Ben Seisler is an attorney from Boston. He's also the father of about 75 children.
And surprisingly, the 33-year-old lawyer expects his child count to explode to upwards of 120 to 140. He made this startling discovery after he signed up on an online registry that matches children conceived by sperm donors with their biological father and half-siblings.
How did this begin? Chalk it up to law school. It's all because Seisler wanted to make some part-time cash when he was a law student at George Mason University. And what's easier than a part-time job donating some of your genes to the sperm bank?
Seisler received about $150 per donation, and said he made visits to the sperm bank regularly during his law school years.
It's really not that much of a surprise that law students might turn to sperm donation as a quick method to earn some extra money.
Law schools like George Mason may set you back an average of more than $38,000 per year for tuition alone. Factor in the cost of housing, food and textbooks and you're spending a veritable fortune on your legal education.
Think about it this way: one law school textbook can run you more than $200. Not even one sperm donation (valued at around $150) can cover the cost of one book.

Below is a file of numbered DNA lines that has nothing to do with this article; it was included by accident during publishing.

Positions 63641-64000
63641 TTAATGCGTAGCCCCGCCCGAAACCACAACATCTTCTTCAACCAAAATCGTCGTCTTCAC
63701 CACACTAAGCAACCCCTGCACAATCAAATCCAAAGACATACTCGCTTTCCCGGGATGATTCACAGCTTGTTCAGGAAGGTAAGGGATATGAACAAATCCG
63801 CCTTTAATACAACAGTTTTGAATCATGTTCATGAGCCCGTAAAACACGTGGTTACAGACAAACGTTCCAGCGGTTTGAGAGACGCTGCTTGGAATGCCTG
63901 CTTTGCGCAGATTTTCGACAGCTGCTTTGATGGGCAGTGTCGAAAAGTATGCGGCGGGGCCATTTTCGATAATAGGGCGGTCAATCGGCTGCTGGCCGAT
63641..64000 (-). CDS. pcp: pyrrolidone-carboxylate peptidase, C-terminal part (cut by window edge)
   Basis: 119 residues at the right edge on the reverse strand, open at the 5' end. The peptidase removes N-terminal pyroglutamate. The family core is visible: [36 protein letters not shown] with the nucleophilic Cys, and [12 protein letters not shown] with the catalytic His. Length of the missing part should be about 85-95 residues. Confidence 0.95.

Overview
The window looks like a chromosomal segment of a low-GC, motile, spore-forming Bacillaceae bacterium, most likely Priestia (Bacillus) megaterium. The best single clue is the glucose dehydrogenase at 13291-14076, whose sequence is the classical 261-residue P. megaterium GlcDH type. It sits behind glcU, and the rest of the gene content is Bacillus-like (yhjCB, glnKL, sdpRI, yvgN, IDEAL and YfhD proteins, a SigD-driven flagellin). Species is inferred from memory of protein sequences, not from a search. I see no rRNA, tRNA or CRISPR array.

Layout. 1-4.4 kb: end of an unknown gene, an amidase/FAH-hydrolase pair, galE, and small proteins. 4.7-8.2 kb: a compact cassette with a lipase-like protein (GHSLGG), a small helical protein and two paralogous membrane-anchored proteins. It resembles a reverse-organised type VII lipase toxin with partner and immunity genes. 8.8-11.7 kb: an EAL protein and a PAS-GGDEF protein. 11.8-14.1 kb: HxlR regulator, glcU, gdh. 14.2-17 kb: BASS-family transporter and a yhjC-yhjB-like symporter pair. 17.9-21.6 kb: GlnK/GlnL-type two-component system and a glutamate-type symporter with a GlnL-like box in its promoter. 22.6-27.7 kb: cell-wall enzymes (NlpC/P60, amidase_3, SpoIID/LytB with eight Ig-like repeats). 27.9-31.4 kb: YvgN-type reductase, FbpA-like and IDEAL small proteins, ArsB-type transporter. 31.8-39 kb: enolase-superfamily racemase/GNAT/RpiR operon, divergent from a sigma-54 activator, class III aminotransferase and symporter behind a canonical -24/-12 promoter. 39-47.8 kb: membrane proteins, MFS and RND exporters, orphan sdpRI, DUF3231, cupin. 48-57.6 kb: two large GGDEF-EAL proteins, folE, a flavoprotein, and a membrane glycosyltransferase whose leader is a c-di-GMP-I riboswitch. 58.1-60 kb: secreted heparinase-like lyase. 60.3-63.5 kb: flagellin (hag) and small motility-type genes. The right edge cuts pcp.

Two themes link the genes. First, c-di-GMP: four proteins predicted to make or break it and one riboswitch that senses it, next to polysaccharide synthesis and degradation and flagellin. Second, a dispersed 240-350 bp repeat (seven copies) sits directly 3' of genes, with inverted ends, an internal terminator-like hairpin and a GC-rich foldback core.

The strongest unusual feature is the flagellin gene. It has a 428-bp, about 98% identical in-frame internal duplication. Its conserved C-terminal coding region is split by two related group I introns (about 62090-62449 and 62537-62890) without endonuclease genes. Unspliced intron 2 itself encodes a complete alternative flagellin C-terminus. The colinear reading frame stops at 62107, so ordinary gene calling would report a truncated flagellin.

Of course, Seisler's vast number of children does draw in some serious issues about medical ethics. And it sparks a debate about sperm donators possibly narrowing the gene pool. Maybe sperm donation does need more regulation.
The easiest way to regulate might be to induce a heavy dose of common sense to potential donors, though. Informing donors that they may end up inadvertently siring hundreds of children is likely a strong deterrent.
In fact, Seisler's own debacle aired on television screens on Tuesday in a Style Network documentary called "Style Exposed: Sperm Donor."
So maybe Ben Seisler's documentary should be required viewing for potential sperm donors everywhere. Let's just hope Seisler's kids don't follow in their dad's footsteps - do we really need more lawyers out there?